• what personal information is being processed (can you use the data subject’s name, phone number and email or did the data subject only consent to you using a phone number, for example?);
  • which personal information can be processed for which campaign or use (did the data subject consent to receive marketing information about cars and you are marketing furniture?);
  • have you received consent to process the data subjects’ personal information or was consent only given to your source (if consent was not given to you, specifically, you may still be permitted to process the personal information depending on your relationship with the party that received the consent).

Another problematic practice is enriching databases using 3rd party data sources. Firstly, this can only be done under the Protection of Personal Information Act with the Regulator’s consent[4] and you also have to take into account that the requisite consents must have been given to the parties you obtain the additional personal information from to add it to your databases and then process that additonal personal information in the manner in which you intend to process it.

Of course there are also specific provisions in the Protection of Personal Information Bill that deal with direct marketing[5] which impose additional requirements on direct marketers when it comes to the forms of consents required in different contexts. The Electronic Communications and Transactions Act is also about to be amended to support the opt-in requirements for so-called “electronic communications” and I expect the Consumer Protection Act will be amended to close the opt-out loophole too.

This only really just scratches the surface of the analysis that has to take place just to determine how much work a direct marketing business has ahead of it to bring it into line with the Protection of Personal Information Act when it goes into effect (if everything stays on track, this could be around March 2014). The process of identifying the gaps can take months, the process of changing a business model to adapt to the necessary changes could take longer. We and other lawyers in this space have been talking about the need to perform the necessary analysis and introduce the necessary changes for some time now. It is a long and complex process.

The Protection of Personal Information Act is going to have a radical impact on the direct marketing industry and a number of direct marketing businesses are going to shut down because they won’t be able to adapt and remain viable, especially if they don’t take action right away. If you don’t have a direct marketing business that is already based on a truly consensual business model (bearing in mind the consent model in the Protection of Personal Information Bill), you simply can’t afford to waste any more time.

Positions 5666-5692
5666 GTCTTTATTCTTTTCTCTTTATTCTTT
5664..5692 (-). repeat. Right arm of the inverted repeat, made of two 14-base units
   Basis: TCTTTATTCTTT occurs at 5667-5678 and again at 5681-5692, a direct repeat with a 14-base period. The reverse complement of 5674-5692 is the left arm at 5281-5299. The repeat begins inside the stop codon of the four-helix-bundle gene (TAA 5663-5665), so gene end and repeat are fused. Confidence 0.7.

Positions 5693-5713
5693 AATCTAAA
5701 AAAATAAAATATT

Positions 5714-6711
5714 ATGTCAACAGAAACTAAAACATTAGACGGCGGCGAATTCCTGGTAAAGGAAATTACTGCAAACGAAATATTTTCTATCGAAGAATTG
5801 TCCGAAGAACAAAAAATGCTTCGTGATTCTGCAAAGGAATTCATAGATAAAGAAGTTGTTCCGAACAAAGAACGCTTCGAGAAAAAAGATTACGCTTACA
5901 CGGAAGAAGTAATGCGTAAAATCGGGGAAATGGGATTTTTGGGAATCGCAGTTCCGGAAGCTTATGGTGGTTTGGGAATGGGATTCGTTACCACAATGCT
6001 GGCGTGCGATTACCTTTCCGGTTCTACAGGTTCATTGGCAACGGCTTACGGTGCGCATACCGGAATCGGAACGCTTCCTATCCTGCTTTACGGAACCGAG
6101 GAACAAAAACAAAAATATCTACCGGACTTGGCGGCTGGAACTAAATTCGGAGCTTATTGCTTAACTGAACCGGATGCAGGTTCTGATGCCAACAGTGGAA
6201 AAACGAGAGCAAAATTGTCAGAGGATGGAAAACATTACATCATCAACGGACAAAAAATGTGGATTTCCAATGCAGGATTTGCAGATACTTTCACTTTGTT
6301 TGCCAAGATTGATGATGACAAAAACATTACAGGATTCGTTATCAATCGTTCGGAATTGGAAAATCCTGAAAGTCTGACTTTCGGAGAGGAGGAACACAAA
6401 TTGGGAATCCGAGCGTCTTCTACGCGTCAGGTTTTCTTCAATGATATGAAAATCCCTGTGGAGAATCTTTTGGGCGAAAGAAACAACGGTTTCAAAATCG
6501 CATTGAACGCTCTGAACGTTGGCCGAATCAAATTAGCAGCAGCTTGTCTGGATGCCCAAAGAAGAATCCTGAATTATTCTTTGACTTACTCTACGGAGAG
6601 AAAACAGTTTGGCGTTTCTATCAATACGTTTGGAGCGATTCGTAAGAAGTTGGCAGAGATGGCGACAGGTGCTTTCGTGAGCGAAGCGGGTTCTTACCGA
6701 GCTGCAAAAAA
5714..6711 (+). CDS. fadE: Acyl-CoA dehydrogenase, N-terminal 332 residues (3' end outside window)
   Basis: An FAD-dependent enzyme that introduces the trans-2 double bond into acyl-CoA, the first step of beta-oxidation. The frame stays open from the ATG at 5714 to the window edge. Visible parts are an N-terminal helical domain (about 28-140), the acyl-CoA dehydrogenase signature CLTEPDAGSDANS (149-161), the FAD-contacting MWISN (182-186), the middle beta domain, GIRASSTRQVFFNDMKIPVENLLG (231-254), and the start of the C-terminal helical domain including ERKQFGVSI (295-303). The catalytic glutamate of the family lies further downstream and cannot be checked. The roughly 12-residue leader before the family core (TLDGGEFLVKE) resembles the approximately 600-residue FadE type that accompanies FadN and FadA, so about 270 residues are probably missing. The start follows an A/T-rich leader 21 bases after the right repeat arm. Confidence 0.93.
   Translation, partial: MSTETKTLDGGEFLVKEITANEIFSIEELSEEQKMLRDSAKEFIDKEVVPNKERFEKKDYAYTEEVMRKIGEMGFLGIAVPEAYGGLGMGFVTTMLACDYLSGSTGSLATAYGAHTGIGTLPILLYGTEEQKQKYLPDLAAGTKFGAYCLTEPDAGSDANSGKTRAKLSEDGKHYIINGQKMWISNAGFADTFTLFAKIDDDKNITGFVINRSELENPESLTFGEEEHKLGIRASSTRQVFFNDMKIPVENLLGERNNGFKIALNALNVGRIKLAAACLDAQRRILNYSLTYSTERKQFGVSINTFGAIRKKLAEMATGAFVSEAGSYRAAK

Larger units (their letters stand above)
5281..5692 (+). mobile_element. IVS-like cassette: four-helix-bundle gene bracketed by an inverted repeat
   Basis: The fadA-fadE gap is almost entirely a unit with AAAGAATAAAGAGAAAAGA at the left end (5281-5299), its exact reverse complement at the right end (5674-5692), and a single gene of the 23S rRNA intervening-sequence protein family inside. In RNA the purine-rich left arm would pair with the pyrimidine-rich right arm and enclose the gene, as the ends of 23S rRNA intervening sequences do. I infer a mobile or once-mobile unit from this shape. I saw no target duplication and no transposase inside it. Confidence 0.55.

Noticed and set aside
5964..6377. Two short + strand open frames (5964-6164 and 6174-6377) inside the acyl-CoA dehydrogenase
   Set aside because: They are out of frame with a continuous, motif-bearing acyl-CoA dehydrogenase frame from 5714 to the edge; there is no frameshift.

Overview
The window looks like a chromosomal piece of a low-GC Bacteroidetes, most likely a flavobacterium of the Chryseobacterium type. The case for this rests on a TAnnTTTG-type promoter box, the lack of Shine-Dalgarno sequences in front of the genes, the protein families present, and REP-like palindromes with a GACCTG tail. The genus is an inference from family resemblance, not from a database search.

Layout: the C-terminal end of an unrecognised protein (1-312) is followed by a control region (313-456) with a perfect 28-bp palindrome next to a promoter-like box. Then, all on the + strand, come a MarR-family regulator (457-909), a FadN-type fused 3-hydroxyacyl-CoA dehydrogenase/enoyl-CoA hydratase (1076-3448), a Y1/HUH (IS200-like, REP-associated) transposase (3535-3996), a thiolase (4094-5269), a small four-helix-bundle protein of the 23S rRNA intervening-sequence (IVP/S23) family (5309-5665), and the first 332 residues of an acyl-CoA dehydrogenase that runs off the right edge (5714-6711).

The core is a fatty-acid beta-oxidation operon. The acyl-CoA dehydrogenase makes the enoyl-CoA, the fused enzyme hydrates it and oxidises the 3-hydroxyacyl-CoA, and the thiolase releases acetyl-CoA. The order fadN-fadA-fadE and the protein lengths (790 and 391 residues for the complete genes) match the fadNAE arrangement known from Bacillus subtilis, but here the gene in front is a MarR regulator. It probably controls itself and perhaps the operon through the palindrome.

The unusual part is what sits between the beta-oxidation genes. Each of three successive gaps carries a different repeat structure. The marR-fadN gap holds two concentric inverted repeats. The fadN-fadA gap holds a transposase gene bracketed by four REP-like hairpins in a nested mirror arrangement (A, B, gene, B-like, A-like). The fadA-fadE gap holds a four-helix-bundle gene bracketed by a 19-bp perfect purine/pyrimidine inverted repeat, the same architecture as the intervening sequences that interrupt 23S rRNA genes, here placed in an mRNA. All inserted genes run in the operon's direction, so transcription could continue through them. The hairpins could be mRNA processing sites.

As we mentioned at the beginning of our post, we are working with clients to help them adapt to the coming changes. We have developed a detailed and comprehensive compliance gap analysis and review model which we use to gain a detailed understanding of our clients’ businesses and give specific advice on how to close the gaps.

Contact us

if you would like us to assist you.

  1. Section 12 of the Protection of Personal Information Bill  ↩
  2. Defined as “the person to whom personal information relates”  ↩
  3. ‘‘processing’’ means any operation or activity or any set of operations, whether or
    not by automatic means, concerning personal information, including—
  4. (a) the collection, receipt, recording, organisation, collation, storage, updating or modification, retrieval, alteration, consultation or use;
  5. (b) dissemination by means of transmission, distribution or making available in any other form; or
  6. (c) merging, linking, as well as restriction, degradation, erasure or destruction of information  ↩
  7. Section 57(1)(ii)  ↩
  8. Section 69  ↩

Extracts from a discussion about privacy and the Protection of Personal Information Bill

This is a partial recording from Marketing Mix‘s Permission Based Marketing Conference in Cape Town on 2012-06-01 where I was a panelist speaking about privacy and the Protection of Personal Information Bill. I recorded part of my contribution to the discussion and this recording covers the nature of privacy from the perspective of the Bill and the definition of consent in the 7th draft of the Bill which has the potential to radically change the Bill’s impact on privacy practices and the direct marketing industry in SA.